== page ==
Australian Work and Life Index
Australian Work and Life Index (AWALI)
The Australian Work and Life Index (AWALI) is a national survey of work–life outcomes of working Australians undertaken by the Centre for Work + Life . AWALI was launched in 2007 and repeated annually until 2010 in partnership with SafeWork SA and the Western Australian Department of Health.
From 2012 AWALI was conducted biennially in 2012 and 2014 as part of the Australian Research Council (ARC) Linkage grant 'A study of flexibilities that enable workforce participation and skill development and use, and their implications for work-life outcomes in Australia'. Partners are SafeWork SA and the Department of Employment .
Project Manager: Dr Natalie Skinner: email@example.com ph: 08 8302 4250
This year's survey focuses on a number of key themes:
The Right to Request flexible work arrangements - what has changed since the Fair Work Act 2009 created the right to request flexibility for some workers;
Unsocial hours - who works on weekends and evenings/nights, and how these unsocial working times affect work-life outcomes;
Caring responsibilities - the impact of combining paid work with caring for a child, an elder or someone with a chronic illness or disability.
This report describes key findings from the AWALI 2014 survey conducted in South Australia.
This report further analyses findings from the AWALI 2014 survey which found working unsocial hours can have a negative effect on work-life balance.
Those who work regularly on weekends, especially on Sundays, reported that work interfered with life much more than workers who have weekends off.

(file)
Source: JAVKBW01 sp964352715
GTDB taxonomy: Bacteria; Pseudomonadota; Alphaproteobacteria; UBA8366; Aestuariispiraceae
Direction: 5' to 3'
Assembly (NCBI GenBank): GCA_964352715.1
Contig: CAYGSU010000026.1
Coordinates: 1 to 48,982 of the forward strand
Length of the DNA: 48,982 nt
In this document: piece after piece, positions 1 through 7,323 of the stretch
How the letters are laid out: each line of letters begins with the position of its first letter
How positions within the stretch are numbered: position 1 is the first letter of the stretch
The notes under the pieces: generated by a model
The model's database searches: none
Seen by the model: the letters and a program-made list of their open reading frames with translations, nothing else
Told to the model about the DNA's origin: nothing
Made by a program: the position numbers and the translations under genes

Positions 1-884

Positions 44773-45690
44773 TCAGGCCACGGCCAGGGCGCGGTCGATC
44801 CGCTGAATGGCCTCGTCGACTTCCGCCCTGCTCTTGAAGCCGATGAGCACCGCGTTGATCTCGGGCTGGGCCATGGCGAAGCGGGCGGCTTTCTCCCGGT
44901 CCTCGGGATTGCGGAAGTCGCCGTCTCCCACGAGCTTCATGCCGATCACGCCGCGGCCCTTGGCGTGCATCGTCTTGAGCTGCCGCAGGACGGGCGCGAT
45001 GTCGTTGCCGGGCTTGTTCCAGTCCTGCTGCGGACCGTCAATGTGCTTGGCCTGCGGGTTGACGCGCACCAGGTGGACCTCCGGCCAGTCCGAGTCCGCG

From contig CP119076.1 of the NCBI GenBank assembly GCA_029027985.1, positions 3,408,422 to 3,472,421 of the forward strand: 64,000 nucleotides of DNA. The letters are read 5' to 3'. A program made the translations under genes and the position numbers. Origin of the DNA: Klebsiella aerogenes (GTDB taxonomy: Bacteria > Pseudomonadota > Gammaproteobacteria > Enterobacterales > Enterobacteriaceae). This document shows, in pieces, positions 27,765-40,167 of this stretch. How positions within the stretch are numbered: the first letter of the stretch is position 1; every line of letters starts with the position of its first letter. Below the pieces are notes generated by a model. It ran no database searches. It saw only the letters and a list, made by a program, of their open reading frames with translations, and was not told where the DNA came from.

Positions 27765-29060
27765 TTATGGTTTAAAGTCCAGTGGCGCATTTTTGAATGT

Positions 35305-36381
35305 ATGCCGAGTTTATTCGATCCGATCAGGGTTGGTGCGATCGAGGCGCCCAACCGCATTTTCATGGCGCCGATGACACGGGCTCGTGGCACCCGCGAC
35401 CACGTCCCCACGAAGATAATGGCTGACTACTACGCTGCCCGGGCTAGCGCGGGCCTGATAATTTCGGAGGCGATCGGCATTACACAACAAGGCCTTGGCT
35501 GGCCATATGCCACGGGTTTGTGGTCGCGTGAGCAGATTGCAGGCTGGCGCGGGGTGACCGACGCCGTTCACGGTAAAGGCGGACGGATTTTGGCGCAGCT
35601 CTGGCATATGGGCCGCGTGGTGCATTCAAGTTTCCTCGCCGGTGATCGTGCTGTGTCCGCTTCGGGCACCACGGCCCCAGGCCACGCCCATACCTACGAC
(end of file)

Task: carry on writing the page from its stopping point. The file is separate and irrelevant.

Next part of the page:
Many Australians who regularly work unsocial hours would choose to stop working those hours if they no longer received penalty rates.
A national report detailing key findings is released following the AWALI survey, with a particular focus each year:
- 2007 - working time;
- 2008 - workplace culture;
- 2009 - requests for flexibility and their outcomes, and how work-life pressures affect participation in education and training;
- 2010 - future employment participation, generational differences and holiday leave;
- 2012 - work, home and care.
AWALI 2012 National Report The Big Squeeze: Work, home and care in 2012
Work-Life balance in South Australia AWALI 2012 Report
2010 AWALI Report: How much should we work? Working hours, holidays, and working life: the participation challenge. Barbara Pocock, Natalie Skinner & Sandra Pisaniello
2008 AWALI Report: 'Work, life and workplace culture: the Australian work and life index 2008'.Natalie Skinner and Barbara Pocock. Full report
2007 'AWALI Report: Work, Life and Time: The Australian Work and Life Index 2007'. Barbara Pocock, Natalie Skinner and Philippa Williams. Full Report
For more information on the concepts and methodology underpinning AWALI see The Australian Work and Life Index (AWALI): Concepts, Methodology and Rationale.
AWALI serves as a benchmarking tool to compare and contrast work-life outcomes across various groups defined by geographic location, employment characteristics (e.g. occupation, work hours, industry, job quality) and social demographics (e.g. gender, age, parenthood, income).